Why won’t you ask me?
Earlier this week I was part of a church leaders conference that was addressing the challenges of living and doing church in a multi-cultural community. There was one speaker who really got animated/angry during the conference.
He’s an African American pastor with decades of experience. But when he was talking about his own journey in trying to serve in a multi-cultural setting, he said, “What makes me angry is that you [majority white Christians] don’t ever ask us!” He went on to point out that it’s all too easy for majority whites to talk with each other about the challenges, the problems, the history, and even the solutions. But that too often those conversations are devoid of the voices that most need to be heard: namely those who are in the minority. You could hear a pin drop in the room.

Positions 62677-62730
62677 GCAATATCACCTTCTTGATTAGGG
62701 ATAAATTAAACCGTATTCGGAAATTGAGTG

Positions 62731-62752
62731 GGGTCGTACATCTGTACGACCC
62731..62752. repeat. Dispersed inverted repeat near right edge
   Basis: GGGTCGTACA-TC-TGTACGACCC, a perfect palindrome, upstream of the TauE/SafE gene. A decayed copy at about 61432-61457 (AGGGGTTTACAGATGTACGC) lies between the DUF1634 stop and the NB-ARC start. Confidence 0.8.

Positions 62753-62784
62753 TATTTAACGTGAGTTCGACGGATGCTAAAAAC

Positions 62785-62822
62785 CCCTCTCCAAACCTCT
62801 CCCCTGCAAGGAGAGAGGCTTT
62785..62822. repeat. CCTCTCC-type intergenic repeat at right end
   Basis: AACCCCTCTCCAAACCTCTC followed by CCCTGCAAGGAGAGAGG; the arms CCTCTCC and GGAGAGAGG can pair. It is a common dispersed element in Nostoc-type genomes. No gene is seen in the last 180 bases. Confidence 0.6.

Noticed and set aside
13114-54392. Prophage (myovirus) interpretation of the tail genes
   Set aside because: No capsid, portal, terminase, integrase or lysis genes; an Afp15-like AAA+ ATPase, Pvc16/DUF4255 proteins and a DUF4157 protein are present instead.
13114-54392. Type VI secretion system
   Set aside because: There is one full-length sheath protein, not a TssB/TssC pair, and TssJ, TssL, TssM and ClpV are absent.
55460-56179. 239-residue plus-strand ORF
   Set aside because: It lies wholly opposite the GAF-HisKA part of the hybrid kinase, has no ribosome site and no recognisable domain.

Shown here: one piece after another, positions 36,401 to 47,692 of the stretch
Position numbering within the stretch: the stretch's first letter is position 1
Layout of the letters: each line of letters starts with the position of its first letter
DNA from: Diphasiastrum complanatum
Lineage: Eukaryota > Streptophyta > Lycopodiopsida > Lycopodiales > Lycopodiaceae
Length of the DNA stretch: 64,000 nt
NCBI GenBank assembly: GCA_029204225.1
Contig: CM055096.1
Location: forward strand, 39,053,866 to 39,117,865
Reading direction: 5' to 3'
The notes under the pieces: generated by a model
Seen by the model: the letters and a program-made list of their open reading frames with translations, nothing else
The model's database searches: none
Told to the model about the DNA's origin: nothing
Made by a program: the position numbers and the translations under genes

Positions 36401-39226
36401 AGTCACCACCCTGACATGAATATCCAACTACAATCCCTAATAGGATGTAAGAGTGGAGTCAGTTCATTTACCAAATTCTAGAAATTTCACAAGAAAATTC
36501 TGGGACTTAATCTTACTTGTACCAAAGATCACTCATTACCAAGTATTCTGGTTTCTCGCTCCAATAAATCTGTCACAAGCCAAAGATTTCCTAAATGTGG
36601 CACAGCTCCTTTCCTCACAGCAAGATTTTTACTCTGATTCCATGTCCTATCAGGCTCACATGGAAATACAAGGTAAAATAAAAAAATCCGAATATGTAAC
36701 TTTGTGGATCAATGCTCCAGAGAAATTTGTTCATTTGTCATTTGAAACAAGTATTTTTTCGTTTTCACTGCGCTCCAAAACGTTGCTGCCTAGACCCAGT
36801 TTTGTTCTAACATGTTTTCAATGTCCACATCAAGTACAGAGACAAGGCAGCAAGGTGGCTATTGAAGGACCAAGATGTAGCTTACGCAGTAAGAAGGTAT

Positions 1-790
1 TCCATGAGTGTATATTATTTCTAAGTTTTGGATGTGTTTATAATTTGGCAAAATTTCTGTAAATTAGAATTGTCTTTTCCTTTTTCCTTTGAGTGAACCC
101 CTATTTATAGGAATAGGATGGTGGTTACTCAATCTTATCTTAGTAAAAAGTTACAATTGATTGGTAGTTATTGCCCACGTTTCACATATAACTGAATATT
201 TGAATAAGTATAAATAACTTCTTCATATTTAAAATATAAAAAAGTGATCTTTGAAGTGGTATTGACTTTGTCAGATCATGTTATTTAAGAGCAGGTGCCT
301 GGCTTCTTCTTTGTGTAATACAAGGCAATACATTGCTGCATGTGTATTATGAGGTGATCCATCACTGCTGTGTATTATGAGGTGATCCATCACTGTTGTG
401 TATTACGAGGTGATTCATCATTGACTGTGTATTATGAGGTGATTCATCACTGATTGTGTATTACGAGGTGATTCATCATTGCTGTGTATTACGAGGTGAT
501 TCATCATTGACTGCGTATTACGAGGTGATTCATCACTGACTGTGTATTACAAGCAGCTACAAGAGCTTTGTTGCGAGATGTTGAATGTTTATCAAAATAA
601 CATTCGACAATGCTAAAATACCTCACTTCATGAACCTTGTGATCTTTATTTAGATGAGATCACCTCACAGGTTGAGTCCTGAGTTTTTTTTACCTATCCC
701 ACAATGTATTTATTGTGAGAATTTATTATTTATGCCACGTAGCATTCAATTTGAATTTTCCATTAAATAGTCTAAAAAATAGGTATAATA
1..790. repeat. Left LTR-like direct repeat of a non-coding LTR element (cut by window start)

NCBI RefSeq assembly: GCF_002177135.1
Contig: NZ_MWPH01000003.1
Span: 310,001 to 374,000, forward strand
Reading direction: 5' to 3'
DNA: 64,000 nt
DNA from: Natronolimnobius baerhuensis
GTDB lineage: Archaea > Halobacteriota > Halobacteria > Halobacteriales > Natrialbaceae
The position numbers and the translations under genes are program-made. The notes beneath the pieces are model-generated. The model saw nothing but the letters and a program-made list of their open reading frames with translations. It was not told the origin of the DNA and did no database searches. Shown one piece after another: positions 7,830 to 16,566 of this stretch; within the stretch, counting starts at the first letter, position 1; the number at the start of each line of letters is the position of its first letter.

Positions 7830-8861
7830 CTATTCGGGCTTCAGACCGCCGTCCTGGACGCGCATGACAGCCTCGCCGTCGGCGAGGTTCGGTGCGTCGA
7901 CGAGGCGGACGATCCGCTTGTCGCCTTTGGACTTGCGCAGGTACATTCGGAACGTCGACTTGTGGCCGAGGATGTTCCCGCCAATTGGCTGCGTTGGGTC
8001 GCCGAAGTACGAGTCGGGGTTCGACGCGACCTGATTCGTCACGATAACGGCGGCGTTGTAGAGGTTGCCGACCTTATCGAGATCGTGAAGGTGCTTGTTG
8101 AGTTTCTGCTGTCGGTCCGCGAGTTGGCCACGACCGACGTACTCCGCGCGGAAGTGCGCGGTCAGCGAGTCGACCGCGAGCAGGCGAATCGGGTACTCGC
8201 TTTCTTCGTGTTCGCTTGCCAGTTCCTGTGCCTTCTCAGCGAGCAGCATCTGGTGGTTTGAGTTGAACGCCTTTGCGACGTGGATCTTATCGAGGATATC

You see, it’s impossible to build healthy, loving relationships with others if we aren’t willing to have extended conversation WITH them.
This got me thinking about a lot of similar situations. And I realized that it IS too easy to think and talk about problems and solutions while avoiding the hard work of having conversations with the people involved. This isn’t limited to racially charged problems. It could be in a family/marriage situation, a work-place conflict, or a neighborhood problem. Sometimes the hardest person to have the conversation with is the person who we MOST need to have that conversation with. It’s almost as though that other person is pleading, “Why won’t you ask ME?”
So let me ask you (and me): In the difficult situations you face this week, is there someone that you’ve avoided talking to because it’s hard? And is that really the place you need to start the conversation?